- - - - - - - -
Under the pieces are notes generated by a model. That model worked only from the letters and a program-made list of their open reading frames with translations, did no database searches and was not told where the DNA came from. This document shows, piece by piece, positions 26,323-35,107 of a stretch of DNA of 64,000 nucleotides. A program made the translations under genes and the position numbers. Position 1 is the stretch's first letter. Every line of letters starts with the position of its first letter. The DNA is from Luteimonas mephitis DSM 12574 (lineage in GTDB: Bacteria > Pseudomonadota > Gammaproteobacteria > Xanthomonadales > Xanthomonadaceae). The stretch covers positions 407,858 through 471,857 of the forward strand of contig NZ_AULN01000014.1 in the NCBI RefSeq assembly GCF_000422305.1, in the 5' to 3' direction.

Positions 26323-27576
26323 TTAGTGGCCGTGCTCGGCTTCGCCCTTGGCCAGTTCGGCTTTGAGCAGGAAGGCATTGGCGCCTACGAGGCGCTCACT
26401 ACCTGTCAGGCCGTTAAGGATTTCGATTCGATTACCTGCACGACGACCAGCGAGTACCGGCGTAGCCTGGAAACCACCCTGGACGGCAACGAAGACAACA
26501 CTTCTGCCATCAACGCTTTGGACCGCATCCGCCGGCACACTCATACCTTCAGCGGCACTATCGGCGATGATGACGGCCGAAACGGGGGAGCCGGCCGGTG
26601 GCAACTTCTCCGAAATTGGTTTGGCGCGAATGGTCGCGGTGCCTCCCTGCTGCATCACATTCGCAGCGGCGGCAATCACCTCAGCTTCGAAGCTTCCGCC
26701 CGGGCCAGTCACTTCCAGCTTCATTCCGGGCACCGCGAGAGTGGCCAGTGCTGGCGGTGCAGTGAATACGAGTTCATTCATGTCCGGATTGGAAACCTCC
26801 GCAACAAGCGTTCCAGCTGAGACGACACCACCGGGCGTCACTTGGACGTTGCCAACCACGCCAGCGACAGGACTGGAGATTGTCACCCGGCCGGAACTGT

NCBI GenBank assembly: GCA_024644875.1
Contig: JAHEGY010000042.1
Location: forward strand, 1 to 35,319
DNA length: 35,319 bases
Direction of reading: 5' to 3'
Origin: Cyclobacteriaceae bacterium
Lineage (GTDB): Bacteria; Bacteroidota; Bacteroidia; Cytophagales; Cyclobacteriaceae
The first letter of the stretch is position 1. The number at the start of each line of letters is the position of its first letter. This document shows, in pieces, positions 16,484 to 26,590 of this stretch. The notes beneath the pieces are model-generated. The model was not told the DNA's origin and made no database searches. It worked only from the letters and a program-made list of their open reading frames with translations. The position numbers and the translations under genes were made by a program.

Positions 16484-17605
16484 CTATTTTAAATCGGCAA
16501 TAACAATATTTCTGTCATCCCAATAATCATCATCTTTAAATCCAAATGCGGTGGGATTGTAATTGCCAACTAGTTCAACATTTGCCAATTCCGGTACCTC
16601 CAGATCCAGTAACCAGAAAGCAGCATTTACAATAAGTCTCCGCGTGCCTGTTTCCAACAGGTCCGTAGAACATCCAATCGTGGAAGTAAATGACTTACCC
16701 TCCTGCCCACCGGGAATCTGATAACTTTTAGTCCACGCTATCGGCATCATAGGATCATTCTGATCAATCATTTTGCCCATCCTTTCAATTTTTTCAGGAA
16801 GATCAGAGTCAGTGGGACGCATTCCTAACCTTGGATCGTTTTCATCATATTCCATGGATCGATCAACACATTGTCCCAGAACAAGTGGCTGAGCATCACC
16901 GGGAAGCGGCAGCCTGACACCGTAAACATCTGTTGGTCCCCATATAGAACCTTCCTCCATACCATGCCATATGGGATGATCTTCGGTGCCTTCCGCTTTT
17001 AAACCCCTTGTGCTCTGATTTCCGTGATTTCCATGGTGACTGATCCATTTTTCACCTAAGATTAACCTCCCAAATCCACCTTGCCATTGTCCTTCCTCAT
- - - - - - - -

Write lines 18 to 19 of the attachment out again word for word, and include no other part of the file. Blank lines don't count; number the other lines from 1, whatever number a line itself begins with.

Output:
16484 CTATTTTAAATCGGCAA
16501 TAACAATATTTCTGTCATCCCAATAATCATCATCTTTAAATCCAAATGCGGTGGGATTGTAATTGCCAACTAGTTCAACATTTGCCAATTCCGGTACCTC